But I suspect, many people read celebrity gossip for the same reason that I do-- a sort of sad escape. While part of me feels deeply troubled by the blatant excess of celebrity life- a greater part of me feels a sense of escape when we read the tabloids. When our news stories are so predominantly negative, when it seems absolutely certain that our world is going to hell in a decorated handbasket-- the ridiculous and over the top lives of celebrities-- well-- they make us stop for a moment and just contemplate a life that is based on matters of hair dye, excessive dieting, and wearing underwear in public (something many young celebutants seem to forget to do...). Yes- hearing celebrity gossip makes me sad- because it points out so thoroughly the haves and the have nots. But celebrity gossip also makes me appreciate more real news. It makes me able to digest real news... it's like watching "Will and Grace" after you watch the evening news. It just helps it all go down easier.

But that's the problem. In the United States (and much of the western world), we have the option of digesting the slop of hatred, oppression, and despair that we find in our world-- in tiny teaspoon doses. Many of us get to pick and choose how much pain we actually see- while the rest of the world experiences that pain.

Yes, celebrity gossip has become idolatrous-- because it seeks, and we allow it, to distract us from true meaning-- from seeing God or asking for God in everyday life. We use celebrity gossip to numb us, to give us something to worship--- because we are in despair about how to worship God in a world where so much suffering exists. How do we destroy this new golden calf? How do we eliminate idolatry and still live in the world in which we live? How do we find hope?

I believe the answer to finding hope is by eliminating that which distracts us from hope-- the pieces of news or the pieces of celebrity gossip- for these pieces detract our attention away from despair-- and isn't it true that so often- we find hope out of despair? Isn't it a claim in our faith, that before Easter, comes Good Friday? Perhaps it is only through staring our world problems straight in the eye, that we can finally tap into the compassion that exists, and reach towards true change. Easter for the world, will only come after we acknowledge that suffering exists, and that we (the human community), with the help of God-- are the change agents through which to fix it.

Tuesday, October 16, 2007

Ann Coulter is not in MY ideal world.

You may have heard about Ann Coulter's recent comments on Donny Deutsch's show, "The Big Idea" in which she states that in her ideal world, Jews would become "perfected" by becoming Christians and the world would look like the Republican National Convention from 2004. I'm sure you'd be shocked to learn that in Ann Coulter's ideal world- everyone would look and act just like her (that was sarcasm, in case you missed it). You can watch her comments here.

Now, for me, the most obvious reaction to Ann Coulter is one of disgust. Her comments are indisputably offensive, inaccurate of the Christian tradition, and frankly, anti-semitic. She states that Christians have the "fed-ex" version of salvation and she infers that Christian's hope for Jews to come to their senses and convert. Not only does it degrade the faith of our Jewish brothers and sisters, but it also speaks broadly and inaccurately about Christians who do not hold this belief.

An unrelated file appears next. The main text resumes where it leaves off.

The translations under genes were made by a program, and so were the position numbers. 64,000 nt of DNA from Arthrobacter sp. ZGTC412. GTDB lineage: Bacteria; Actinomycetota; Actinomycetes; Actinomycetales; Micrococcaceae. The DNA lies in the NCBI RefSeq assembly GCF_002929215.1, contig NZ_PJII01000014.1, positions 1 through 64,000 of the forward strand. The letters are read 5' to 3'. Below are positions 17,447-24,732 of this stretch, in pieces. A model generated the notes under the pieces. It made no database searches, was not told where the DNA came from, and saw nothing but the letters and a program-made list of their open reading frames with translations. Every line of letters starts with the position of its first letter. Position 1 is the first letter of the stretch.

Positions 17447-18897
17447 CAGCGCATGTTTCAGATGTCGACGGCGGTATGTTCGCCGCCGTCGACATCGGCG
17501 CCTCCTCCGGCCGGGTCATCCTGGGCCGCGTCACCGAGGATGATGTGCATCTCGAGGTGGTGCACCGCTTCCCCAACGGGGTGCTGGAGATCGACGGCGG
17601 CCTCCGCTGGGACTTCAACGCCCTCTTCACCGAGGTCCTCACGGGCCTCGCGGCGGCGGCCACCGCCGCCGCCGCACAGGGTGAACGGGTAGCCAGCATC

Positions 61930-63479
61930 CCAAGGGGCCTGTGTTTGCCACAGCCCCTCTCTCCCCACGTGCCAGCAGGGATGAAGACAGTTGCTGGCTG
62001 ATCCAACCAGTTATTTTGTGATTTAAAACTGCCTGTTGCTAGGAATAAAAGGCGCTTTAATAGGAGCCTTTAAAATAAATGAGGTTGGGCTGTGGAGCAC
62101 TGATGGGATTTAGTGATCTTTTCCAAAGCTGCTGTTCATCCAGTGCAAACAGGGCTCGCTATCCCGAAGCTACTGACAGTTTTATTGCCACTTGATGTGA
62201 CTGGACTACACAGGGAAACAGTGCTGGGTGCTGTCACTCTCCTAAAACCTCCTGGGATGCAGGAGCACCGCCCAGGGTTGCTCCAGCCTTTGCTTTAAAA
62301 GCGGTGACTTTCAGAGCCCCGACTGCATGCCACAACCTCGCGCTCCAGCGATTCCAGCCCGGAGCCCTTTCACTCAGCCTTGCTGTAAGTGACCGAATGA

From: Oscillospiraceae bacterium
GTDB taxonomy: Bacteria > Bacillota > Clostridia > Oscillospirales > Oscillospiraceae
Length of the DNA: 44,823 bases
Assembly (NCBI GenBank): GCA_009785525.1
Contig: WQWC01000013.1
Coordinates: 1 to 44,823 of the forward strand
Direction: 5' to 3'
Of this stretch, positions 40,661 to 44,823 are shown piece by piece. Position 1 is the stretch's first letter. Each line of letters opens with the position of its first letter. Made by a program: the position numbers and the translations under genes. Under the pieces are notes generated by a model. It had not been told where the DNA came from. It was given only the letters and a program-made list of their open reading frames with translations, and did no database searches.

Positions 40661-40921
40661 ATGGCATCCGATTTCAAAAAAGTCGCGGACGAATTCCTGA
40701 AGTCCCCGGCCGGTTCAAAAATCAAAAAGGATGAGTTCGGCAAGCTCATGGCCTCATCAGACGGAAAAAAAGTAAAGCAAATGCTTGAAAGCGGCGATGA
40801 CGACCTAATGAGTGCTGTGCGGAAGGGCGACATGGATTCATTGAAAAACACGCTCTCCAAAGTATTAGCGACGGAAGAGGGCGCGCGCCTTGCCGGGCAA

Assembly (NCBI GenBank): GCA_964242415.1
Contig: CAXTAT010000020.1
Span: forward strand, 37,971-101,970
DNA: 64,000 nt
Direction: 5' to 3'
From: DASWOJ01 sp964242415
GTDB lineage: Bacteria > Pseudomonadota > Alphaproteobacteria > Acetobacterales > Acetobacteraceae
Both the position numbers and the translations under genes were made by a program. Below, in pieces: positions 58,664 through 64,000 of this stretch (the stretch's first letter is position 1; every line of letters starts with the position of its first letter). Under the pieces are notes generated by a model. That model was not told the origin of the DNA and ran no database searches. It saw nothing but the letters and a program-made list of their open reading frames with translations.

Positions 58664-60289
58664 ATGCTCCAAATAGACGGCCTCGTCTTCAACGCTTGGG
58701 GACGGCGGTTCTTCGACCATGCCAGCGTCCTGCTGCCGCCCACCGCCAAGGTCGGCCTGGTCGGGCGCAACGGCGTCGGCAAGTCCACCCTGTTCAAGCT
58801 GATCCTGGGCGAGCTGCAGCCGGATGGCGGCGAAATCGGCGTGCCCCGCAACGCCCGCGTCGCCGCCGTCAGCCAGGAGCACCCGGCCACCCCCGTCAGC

However, perhaps it is not simply our disgust at Ann Coulter's words that grate on our nerves. Perhaps there is something more. Maybe we see ourselves in Ann Coulter and we are embarrassed. Ann Coulter talks about what her ideal world would look like, which was essentially, white, conservative Christians, ie. people who agree with her. While we can justly criticize Ann Coulter's remarks, can we also justly hold a mirror to ourselves? How many of us, when asked about their ideal world- would have people like Ann Coulter in it? In some way, however, covert, we may think, "In my ideal world, everyone would believe the same things I believe, because my beliefs are the best ones." To be frank, we all have visions of our "ideal world", and they usually don't include "the other"- particularly when they differ from us on political and social issues.

If we can be honest and acknowledge that we are about as forgiving of Ann Coulter as she is forgiving of liberals--- then we can allow the bigger question to emerge- if we hold that all people are made in the image of God- and we are to honor God's creation-- how do we respond to people like Ann Coulter in a way that both honors their perspective and yet bears prophetic witness? If both of our images of the "ideal world" don't include the other (Ann Coulter is not in mine, and I'm damn sure I'm not in hers...)- then how do we communicate? And finally- the most pressing question-- how do we communicate when we have fundamentally different perspectives on what it means to be Christian or faithful? Do I even want peace with Ann Coulter- a person whom I consider to be bigoted and prejudiced? Does she want peace with me- a person who she would probably see as a bleeding-heart liberal? These are just a few of the questions that emerge after I hear the words of Ann Coulter and feel my blood pressure rise and my embarrassment of her description of Christians emerges.